• gboissiere 2009/05/05, 3:32 am

    What ODF needs is a standard test just like browsers have the ACID2 and ACID3 tests that will test different features of the format and give a score for 0 to 100.

  • quique 2009/05/05, 4:21 am

    I downloaded and tested your files using kspread 2 beta 7.

    kspread2 opened all the files, including those created in OOo 3, MS Office 2007 and with the Sun plugin.

    The formulas actually worked in all of them, although the MS Office 2007 document didn’t show the dates.

    I uploaded a screenshot.

  • Anonymous 2009/05/05, 5:08 am

    I have to be a bit of a defender here, if you are trying to get ODF support out the door and do not want to add the complexity of ensuring that you have compatible formulas, and you know that they are all compatible excell specific formulas as you just happen to be the excel team, then wrapping them in the excel name space is quite likely behavior.
    I just hope that they do the next phase of the work quickly and get it out soon.

  • Jakub Narebski 2009/05/06, 1:53 am

    See also: Does MS Office SP2 With ODF Support Really Work? Test Results Point to No. – Updated at Groklaw, which cites this article, and tests also MS Word interoperability.

  • Anonymous 2009/05/06, 1:52 pm

    This MSFT strategy has already been documented.
    Read this section:
    Source: http://www.ecis.eu/documents/Finalversion_Consumerchoicepaper.pdf

  • Tim McE 2009/05/08, 6:38 am


    “From the user’s perspective, I don’t think they really care what ODF 1.1 did or did not specify. They know that Microsoft provided an ODF Add-in for Office”

    And that is what they have: An ODF 1.1 add-in. The issue is not ODF 1.1 compatibility, it is OpenOffice compatibility. Naturally it is a shame that OpenOffice doesn’t support ODF1.1 but it’s their problem. It is also a shame that ODF 1.1 is not used by many else, but it doesn’t surprise anyone since as a standard it is totally useless for spreadsheets.

  • renato 2009/05/19, 7:18 am

    Hi all,
    I really would like to know *why* we are talking about ODF 1.2.

    This is only a *draft*, not yet approved.

    ISO/IEC/Whatever 26300 talking about ODF 1.0/1.1

    If the Office Suite use ODF 1.2, it is *out* of standard!

    Where is the interoperability?

    Follow ISO/IEC/Wahtever 26300.

    We did a lot of “buzz” about “Community obtain a ISO standard”, but now WE fragmented this standard.

    Use ODF 1.2 right now is not correct to get interoperability!

    Renato S. Yamane

  • valentines day 2010/01/03, 3:27 am

    Seeing that I really admire you and respect your work, I’ll leave my own comments about SP2 to my own blog.

    I just want to contribute with your text about Rob’s Mary (if we can call her that way), and her experience with MS Office 2007 and ODF… It goes that way:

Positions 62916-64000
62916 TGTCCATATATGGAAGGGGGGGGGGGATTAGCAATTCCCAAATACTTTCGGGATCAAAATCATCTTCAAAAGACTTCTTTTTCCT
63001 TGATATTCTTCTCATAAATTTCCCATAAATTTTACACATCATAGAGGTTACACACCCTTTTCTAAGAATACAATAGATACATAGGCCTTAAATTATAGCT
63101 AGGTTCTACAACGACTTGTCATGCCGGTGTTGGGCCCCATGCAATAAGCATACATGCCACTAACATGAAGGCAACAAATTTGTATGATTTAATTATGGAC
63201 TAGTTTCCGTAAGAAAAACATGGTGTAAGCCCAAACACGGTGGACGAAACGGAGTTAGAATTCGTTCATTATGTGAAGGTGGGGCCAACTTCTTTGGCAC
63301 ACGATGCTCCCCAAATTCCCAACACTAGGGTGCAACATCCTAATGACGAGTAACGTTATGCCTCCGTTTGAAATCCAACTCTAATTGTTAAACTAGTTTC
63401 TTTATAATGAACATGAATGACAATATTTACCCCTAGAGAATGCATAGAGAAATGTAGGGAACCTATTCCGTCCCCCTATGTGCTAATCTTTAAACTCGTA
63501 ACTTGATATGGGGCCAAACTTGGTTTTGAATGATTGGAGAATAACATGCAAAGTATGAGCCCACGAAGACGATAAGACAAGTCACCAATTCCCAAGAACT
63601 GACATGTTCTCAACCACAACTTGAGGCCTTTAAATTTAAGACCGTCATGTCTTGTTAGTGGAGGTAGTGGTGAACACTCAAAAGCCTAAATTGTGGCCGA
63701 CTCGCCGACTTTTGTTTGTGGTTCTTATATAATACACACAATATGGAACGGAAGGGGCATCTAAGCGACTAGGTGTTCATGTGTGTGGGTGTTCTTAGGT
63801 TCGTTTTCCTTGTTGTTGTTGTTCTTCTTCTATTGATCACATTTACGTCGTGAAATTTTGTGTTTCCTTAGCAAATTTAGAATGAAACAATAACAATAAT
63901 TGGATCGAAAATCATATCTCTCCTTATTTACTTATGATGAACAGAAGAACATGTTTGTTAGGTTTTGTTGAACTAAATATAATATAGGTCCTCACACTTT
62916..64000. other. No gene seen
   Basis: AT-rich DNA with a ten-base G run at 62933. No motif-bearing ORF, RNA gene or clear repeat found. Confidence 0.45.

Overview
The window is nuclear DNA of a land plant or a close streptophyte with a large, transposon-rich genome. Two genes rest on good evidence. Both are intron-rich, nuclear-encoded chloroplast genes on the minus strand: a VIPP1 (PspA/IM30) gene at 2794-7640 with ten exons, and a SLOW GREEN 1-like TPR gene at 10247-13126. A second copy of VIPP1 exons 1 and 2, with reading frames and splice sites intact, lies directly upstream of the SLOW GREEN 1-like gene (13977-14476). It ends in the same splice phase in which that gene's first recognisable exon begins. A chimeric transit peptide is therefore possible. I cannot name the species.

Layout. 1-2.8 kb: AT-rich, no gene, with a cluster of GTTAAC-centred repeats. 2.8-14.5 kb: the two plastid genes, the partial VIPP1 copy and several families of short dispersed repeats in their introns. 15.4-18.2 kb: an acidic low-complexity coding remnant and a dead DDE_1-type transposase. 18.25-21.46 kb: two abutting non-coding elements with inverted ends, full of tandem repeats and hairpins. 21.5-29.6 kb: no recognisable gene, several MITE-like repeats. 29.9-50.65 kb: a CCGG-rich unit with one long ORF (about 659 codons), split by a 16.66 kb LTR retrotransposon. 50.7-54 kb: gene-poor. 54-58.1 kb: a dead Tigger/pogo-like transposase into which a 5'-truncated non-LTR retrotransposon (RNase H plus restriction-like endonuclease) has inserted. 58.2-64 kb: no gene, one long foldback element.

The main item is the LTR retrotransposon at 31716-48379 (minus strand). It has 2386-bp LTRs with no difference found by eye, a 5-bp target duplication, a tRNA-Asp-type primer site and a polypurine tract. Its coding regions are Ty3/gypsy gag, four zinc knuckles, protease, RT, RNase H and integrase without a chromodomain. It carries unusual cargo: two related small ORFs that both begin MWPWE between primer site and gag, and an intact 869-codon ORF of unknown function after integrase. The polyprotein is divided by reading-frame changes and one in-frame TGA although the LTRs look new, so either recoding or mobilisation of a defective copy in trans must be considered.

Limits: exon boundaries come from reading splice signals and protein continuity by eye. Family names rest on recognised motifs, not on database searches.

“…And Mary needs to update her spreadsheet with more updated prices, and as a good and modern bride (yep, the lady uses ODF), she always carry that precious spreadsheet on her pen drive.

    Away from her computer and seeing that MSOffice 2007 now supports ODF, Mary uses a friend’s machine with MSOffice 2007 to update her spreadsheet.

    She open the document and fell very happy and comfortable when she sees “everything there”, update a previous imputed price, and gets noticed that no new calculations are made… Seeing that she needs to give the machine back to her friend, she thinks “OK, I’ll solve that latter, let me just save my update to guarantee that I don’t lose the new price”… And she save (overwriting the original file) and close Excel.

    Latter on, when she arrive at home, she opens the document again and discover that all her formulas have magically disappeared !!!

    Crying and feeling sad about it, she thinks “Oh dear God, what my future husband will think about me, now that I was screwed by someone else….”.

  • tibetus 2011/06/02, 7:17 am

    Microsoft is so sure of himself that can afford to: “Intel has to accept that when we have a solution we like that is decent that that is the solution that wins. “

  • Bankruptcy 2012/08/31, 11:02 am

    They have already introduced OpenFormula, support for RDF/RDFa XML metadata formats and the addition of digital signature support. OpenFormula defines, for the first time in ODF, the format of spreadsheet formulas.

  • Alexey 2012/09/28, 3:56 am

    I have to be a bit of a defender here, if you are trying to get ODF support out the door and do not want to add the complexity of ensuring that you have compatible formulas, and you know that they are all compatible excell specific formulas as you just happen to be the excel team, then wrapping them in the excel name space is quite likely behavior.
    I just hope that they do the next phase of the work quickly and get it out soon.